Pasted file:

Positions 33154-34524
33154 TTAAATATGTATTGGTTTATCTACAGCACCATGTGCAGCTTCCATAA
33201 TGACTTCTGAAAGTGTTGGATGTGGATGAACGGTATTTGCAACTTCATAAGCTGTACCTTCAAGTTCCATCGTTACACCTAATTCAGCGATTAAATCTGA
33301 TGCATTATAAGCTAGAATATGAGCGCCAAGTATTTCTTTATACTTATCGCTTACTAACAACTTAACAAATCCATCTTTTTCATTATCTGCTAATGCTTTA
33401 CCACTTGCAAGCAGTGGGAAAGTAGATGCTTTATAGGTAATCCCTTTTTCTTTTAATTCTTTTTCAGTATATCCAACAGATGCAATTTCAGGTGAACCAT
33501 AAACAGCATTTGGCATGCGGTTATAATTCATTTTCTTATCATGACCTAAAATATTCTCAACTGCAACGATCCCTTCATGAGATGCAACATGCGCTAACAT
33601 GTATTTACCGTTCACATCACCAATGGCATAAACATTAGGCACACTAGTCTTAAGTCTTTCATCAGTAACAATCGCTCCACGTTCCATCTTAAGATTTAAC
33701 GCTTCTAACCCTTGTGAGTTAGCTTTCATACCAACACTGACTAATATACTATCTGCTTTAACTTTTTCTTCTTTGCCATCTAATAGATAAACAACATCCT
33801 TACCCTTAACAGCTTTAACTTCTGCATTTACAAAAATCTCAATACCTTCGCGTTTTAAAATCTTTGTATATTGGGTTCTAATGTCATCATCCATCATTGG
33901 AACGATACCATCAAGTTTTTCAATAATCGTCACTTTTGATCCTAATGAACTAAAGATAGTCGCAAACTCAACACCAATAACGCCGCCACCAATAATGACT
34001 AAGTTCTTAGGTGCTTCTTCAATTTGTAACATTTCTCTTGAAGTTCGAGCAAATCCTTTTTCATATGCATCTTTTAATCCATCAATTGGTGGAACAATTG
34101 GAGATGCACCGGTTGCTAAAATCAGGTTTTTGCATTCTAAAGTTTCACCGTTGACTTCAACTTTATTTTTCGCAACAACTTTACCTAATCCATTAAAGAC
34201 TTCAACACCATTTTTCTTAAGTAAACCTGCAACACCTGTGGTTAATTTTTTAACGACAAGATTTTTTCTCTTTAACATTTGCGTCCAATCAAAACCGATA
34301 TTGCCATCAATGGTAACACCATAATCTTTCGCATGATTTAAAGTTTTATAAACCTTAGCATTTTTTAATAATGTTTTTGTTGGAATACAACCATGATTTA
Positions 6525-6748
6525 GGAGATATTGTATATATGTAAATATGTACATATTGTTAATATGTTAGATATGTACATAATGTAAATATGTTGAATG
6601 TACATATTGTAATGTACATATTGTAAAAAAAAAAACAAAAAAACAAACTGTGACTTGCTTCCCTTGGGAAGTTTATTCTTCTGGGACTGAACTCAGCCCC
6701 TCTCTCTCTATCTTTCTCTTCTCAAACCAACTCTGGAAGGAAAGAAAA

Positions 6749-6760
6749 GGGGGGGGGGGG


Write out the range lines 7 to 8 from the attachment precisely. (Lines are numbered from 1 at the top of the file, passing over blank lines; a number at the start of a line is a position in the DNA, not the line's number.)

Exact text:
33601 GTATTTACCGTTCACATCACCAATGGCATAAACATTAGGCACACTAGTCTTAAGTCTTTCATCAGTAACAATCGCTCCACGTTCCATCTTAAGATTTAAC
33701 GCTTCTAACCCTTGTGAGTTAGCTTTCATACCAACACTGACTAATATACTATCTGCTTTAACTTTTTCTTCTTTGCCATCTAATAGATAAACAACATCCT